Shared Responsibilities for Security in the Cloud, Part 1
By Alexander Anoufriev, CISO, ThousandEyes
Introduction: Security Responsibilities in the Cloud Era
When businesses owned their applications and all underlying infrastructure, they also owned their security. Now this is changing with a shift in ownership and operational responsibilities over many applications as they are moving to the Cloud. In the cloud era, security is not owned solely by the cloud service provider (CSP) or consumer. Cloud security is a shared responsibility.
To illustrate this model of shared responsibility I will be using:
- ThousandEyes SaaS Platform as an example of a cloud application which is owned and operated by ThousandEyes
- Cloud Security Alliance (CSA) Trusted Cloud Initiative (TCI) reference architecture
We’ll need to understand the high level architecture of this specific solution. The ThousandEyes solution consists of three major components (see Figure 1):
- SaaS Platform, which is installed and operated in the ThousandEyes data center
- Enterprise Agent, which is installed in the customer’s network
- Cloud Agent, which is installed in hosting providers’ networks and managed by ThousandEyes
We monitor the performance of networks and applications inside of an enterprise, on the internet and in the cloud. As a part of our service, we process and store the following data elements:
- User accounts (name, email)
- Hashes of passwords (only if local authentication is in place; in Web SSO with SAML scenario this is not applicable)
- Definitions of network performance tests
- Results of the tests (measurements)
- Support tickets
Responsibilities by TCI Domain
Governance, Risk and Compliance
Figure 2 illustrates responsibility for the governance, risk and compliance (GRC) domain of TCI architecture. This domain is responsible for the identification and implementation of the appropriate organizational structures, processes, and controls to maintain effective information security governance, risk management and compliance. Both parties, the service provider (ThousandEyes in this example) and the consumer, are independently responsible for all of the listed processes.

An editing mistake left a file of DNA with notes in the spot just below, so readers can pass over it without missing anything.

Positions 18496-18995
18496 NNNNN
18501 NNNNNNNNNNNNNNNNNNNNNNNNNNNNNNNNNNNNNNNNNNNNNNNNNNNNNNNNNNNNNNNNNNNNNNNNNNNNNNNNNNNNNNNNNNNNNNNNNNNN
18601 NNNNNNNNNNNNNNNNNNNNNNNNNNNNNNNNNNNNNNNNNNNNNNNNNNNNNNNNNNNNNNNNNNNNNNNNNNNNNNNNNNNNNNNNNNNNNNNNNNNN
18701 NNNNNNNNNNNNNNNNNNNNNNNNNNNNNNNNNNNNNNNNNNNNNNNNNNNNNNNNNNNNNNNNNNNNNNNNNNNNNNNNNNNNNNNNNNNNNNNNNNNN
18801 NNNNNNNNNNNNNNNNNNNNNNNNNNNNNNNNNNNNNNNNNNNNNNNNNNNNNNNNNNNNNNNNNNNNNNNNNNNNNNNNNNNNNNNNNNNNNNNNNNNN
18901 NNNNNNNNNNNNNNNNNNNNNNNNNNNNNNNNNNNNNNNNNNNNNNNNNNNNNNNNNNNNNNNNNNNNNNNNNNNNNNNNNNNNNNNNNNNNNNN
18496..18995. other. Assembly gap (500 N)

Responsibility for specific processes will differ between provider and consumer, for example: the service provider manages compliance with its internal policies, control standards and procedures, while it designs, develops, deploys and operates the service. The customers manage compliance while they use the service.
Privilege Management Infrastructure
Privilege Management Infrastructure ensures that users have the access and privileges required to execute their duties and responsibilities with Identity and Access Management (IAM) functions. Figure 3 illustrates shared responsibilities in IAM.
In our example, the identity management process extends from a service provider to a service consumer while other related processes and services exist independently in both entities. With the ThousandEyes SaaS Platform, customers are able to take advantage of their own web single sign on (SSO) technologies. In this case, they become responsible for authentication, authorization, and privilege management. Alternatively, they can use ThousandEyes-supplied identity information.
Threat and Vulnerability Management
This domain provides core IT security service and processes. Figure 4 demonstrates how responsibilities are allocated between the service provider and consumer.
Here we can see that some of the security processes/services are fully shifted to the service provider. All infrastructure-related compliance testing, vulnerability management and penetration testing are operated by the service provider, while threat management exists on both sides and often covers different threats. Due to this, they are two different processes.
(Part 2 of this post will run tomorrow.)
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